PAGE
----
There is no cure for type 2 diabetes. The cornerstone of the management and prevention of type 2 diabetes is lifestyle intervention.2 Previous studies have shown that a reduction of 5%–7% in body weight can lead to a significant improvement in insulin sensitivity, glycemic control, reduced medication use, and reduced risk of developing type 2 diabetes.3–6 Low glycemic index foods are typically recommended for patients with type 2 diabetes or at risk for type 2 diabetes. Diets with a low glycemic load have been reported to improve serum lipid profiles, reduce C reactive protein (CRP) levels, and aid in weight control. In cross-sectional studies, they have been associated with higher levels of high-density lipoprotein cholesterol, with reduced CRP concentrations, and, in cohort studies, with decreased risk of developing diabetes and CVD.7
In a previous publication,8 we demonstrated that the inclusion of eggs in the diets of adults with type 2 diabetes led to improved anthropometric measures, but did not describe the foods displaced with the inclusion of eggs in their diets. This report further elaborates the findings from that study by evaluating the foods displaced from the diets of these adults with type 2 diabetes with the inclusion of eggs.
This is a randomized, single-blind crossover trial designed with a 4-week run-in period and two treatment assignments to compare the effects of 12 weeks of daily inclusion or daily exclusion of eggs on dietary pattern in adults with type 2 diabetes. After a 4-week run-period of ad libitum diet, participants were randomized and then underwent repeated measures following inclusion of 10–14 eggs per week or egg exclusion for 3 months in their diets in random sequence (ie, one of two sequence permutations), with a 6week washout between treatments. The investigators were blinded to the treatment assignments, while the study participants were not. Details of the study design—including inclusion/exclusion criteria, and randomization process—are presented in our previous report.8 This study was approved by the Griffin Hospital Institutional Review Board.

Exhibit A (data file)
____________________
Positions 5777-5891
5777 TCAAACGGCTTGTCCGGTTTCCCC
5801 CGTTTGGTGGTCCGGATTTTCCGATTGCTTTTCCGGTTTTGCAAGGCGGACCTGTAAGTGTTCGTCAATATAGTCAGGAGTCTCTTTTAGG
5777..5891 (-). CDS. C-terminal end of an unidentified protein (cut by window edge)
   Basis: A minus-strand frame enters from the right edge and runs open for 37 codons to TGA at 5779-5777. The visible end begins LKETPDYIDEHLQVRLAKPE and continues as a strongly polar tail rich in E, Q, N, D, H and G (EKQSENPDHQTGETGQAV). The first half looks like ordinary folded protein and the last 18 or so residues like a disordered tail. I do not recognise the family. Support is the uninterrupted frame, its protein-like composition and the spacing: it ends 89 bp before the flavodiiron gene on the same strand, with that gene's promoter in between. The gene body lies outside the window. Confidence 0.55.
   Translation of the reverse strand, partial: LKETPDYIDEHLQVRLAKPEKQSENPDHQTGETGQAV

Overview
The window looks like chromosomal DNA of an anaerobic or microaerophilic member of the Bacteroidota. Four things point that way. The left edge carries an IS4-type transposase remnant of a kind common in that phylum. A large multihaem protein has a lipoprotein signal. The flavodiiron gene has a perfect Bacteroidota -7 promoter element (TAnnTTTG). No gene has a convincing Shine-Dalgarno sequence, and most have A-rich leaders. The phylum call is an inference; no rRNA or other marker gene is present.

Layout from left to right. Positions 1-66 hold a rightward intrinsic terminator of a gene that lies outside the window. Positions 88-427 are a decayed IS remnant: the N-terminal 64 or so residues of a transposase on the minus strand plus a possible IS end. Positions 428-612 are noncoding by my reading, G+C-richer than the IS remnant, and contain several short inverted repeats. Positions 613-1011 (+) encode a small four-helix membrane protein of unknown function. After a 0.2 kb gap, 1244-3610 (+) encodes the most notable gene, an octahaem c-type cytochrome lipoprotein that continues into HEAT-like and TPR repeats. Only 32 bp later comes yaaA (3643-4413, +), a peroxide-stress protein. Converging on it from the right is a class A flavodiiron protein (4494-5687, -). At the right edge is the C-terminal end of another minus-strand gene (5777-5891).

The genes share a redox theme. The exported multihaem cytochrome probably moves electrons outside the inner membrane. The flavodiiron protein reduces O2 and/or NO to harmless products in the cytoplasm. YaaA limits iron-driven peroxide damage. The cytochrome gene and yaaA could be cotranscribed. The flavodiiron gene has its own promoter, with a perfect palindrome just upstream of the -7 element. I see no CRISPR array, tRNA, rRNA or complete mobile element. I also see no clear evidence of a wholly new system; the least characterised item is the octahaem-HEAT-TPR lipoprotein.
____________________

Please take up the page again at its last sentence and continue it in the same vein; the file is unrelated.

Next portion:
Egg inclusion phase
Participants met with a registered dietitian and received instructions for including two eggs per day (10–14 eggs/week) in their diets, while preserving an isocaloric condition relative to the egg exclusion phase. The study dietitian provided individualized guidance to participants on how to make room for eggs in their diets, while giving them latitude in determining how to adjust for the extra calories from the eggs, to better approximate real-world conditions.
Egg exclusion phase
Participants also met with the dietitian and receive relevant meal planning guidance and instructions to avoid eggs and specific egg-containing products.
During both intervention phases, study participants were advised to eat to their usual state of fullness, and dietary monitoring and weighing were conducted to ensure that an isocaloric condition was maintained.
We tracked variation in dietary patterns over the course of the study by asking study participants to provide information on the foods and beverages that they consumed by completing 24 hours recalls using a web-based Automated Self-Administered 24 hours Recall (ASA24) (http://riskfactor.cancer.gov/tools/instruments/asa24/). Three 24 hours recalls (ie, for two weekdays and one weekend day) were collected at each timepoint. The average of the 3-day recalls at each timepoint was used to assess diet quality.